1. Nice B&B attached & fantastic views but it’s over-rated & overpriced for me.
            I prefer Blairgowrie, a proper members club with 2 great courses
            If ever you win on the lottery & want a REAL 5*+ golf and accommodation trip come up to Skibo Castle (just look it up on Trip Advisor).
            Never mention the “s” word in polite company.

  31. Nice crossword agree **/**** 😃 plenty of favourites but my choices are 5d and 13d. thanks to Pommers and to the Setter 🤗

    1. Late today – had a visitor! I found this morning that my ameiva has migrated to the sitooterie and I can see her on the other side of the room, just hope she stays put until my young lady comes to catch him.

  32. Really enjoyed this after yesterday’s struggle. Excellent clueing with most going in smoothly yet enough to wake up the (rapidly declining!) little grey cells. I particularly liked 3d, 11a, 14a and 18a.19d caused me the longest tussle but got there in the end, thanks to Pommers. Thanks,too, to the setter for an enjoyable and fair challenge.

  33. I certainly didn’t gallop through this one but it was very doable and there was lots to like.
    There are certainly enough candidates for fave: 11a, 6d for its economy, 13d, 20d, but I think 16d is it.
    Thanks to Campbell, and to pommers for hints and pics, not least the clip at 21a, loved it.

  34. I found this much tougher than yesterday’s Dada, and had to break away for a routine check up. Just picked it up again, but can’t seem to get on wavelength. Two new books waiting to be read, so I don’t think I’ve enough interest to ponder this one any more. Especially after I looked at the hint for 9a…

  35. Loved this puzzle. Quite appropriately my last one in was 10a and became my 2nd favourite . Top position goes to 13d for the excellent deception. At the gentler end of Monday spectrum for me, so */**** , which was a good job given my day was split between work and our brand new poodle puppy.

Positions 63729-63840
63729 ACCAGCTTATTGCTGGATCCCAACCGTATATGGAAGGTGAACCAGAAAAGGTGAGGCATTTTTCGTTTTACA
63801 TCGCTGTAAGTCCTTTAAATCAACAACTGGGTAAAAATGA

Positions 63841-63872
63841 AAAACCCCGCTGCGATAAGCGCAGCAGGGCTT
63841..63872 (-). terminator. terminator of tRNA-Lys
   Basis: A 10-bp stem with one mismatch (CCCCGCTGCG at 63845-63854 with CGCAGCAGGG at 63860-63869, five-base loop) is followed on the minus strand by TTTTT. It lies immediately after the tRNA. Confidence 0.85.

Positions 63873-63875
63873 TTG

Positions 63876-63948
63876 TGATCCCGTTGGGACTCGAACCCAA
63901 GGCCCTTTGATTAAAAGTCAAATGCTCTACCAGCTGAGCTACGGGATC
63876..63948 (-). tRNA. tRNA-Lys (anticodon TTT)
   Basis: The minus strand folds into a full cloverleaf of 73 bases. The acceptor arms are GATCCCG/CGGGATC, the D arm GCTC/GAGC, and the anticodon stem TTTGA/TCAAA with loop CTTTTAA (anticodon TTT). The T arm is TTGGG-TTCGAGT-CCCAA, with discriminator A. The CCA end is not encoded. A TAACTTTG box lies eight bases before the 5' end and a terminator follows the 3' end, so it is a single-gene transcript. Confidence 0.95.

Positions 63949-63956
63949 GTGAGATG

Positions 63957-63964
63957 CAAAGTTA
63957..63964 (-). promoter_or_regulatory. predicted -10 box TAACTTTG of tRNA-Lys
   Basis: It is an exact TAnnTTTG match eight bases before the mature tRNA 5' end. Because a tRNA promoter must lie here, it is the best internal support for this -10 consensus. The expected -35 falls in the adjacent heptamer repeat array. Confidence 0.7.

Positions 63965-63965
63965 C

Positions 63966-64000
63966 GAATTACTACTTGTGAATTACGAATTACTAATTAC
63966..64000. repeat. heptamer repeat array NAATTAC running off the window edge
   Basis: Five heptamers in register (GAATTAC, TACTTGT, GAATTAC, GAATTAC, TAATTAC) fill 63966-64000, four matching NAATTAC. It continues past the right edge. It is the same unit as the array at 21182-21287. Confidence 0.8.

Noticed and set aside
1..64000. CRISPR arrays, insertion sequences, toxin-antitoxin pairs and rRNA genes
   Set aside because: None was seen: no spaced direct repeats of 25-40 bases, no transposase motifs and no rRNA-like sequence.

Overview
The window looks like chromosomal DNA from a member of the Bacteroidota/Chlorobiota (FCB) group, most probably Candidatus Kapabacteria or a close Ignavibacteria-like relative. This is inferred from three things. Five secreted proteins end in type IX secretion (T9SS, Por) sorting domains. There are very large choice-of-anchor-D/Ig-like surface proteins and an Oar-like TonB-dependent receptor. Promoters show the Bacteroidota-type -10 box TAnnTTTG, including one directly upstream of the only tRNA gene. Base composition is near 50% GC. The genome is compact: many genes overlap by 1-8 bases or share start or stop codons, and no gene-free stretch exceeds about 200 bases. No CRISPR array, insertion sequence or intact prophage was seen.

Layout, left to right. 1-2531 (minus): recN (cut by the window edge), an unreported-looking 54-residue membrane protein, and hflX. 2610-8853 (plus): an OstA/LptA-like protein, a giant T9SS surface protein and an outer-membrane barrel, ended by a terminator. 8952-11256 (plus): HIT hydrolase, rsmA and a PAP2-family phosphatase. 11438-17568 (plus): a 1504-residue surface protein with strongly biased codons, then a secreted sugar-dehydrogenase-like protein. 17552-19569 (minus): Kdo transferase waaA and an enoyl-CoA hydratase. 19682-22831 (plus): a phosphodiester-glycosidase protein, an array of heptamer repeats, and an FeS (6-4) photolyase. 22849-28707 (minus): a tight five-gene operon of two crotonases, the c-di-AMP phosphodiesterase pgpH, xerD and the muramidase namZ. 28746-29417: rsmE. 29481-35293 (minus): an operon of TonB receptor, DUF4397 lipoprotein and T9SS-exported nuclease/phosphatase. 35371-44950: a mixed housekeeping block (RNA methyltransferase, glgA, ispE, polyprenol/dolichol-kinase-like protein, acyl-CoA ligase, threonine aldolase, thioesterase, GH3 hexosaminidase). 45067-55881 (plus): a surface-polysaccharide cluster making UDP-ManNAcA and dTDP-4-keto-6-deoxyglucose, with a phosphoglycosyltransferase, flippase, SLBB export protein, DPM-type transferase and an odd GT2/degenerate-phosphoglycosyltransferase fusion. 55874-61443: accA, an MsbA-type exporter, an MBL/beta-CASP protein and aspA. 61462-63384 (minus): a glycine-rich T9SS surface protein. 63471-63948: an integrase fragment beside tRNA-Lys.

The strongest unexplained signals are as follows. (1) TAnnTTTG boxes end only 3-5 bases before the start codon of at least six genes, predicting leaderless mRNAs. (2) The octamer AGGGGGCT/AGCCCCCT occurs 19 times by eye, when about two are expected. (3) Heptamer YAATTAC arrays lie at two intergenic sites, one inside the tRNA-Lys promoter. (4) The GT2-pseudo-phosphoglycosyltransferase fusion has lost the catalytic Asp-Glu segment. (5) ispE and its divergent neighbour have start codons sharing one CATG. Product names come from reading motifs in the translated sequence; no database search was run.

36. Thanks to all for the comments. They really do make doing the blog worthwhile.

    I’m glad most of you seem to agree with my **/**** rating which is most unusual as I usually find I’m in a minority.

    I’m off to bed now as I’ve got an early start tomorrow as we’re having a day out in Cartagena. Not for the first time but we’ve never visited the maritime museum and we do know a great place for lunch, so long as it’s still open.

    See y’all in a couple of weeks.

  37. Very late today, but a solved unaided and understood all the answers, so a hurrah day.
    What a relief after my disaster of yesterday.

    Thanks to the setter and to Pommers.

  38. Harder than a normal Monday offering. Some clues jumped right out at me and others not so much. Needed some electronic help today definitely. COTD candidates 5a, 11a, 14a, 15d & 20d … and the winner is 20d
    Last in 8d as the NE was the troublesome quadrant.

    Thanks to setter and Pommers

  39. Super. I got held up at end in SE. Totally stupid of me. I knew there was a golf course beginning with Glen and shoved in Glenrothes (which apparently has two) without trying to parse. That of course proved disastrous for the others in the corner. Checked the hint- thanks Pommers – banged my head against the wall and quickly finished the rest. Thank you Cameron. Favourite is 11a.

  40. Very enjoyable. Favourites were 14a, 5d and 24d. Thanks to setter and to Pommers for the help with 8d (couldn’t stop thinking about copiers machines and staplers) and for the Radiohead video.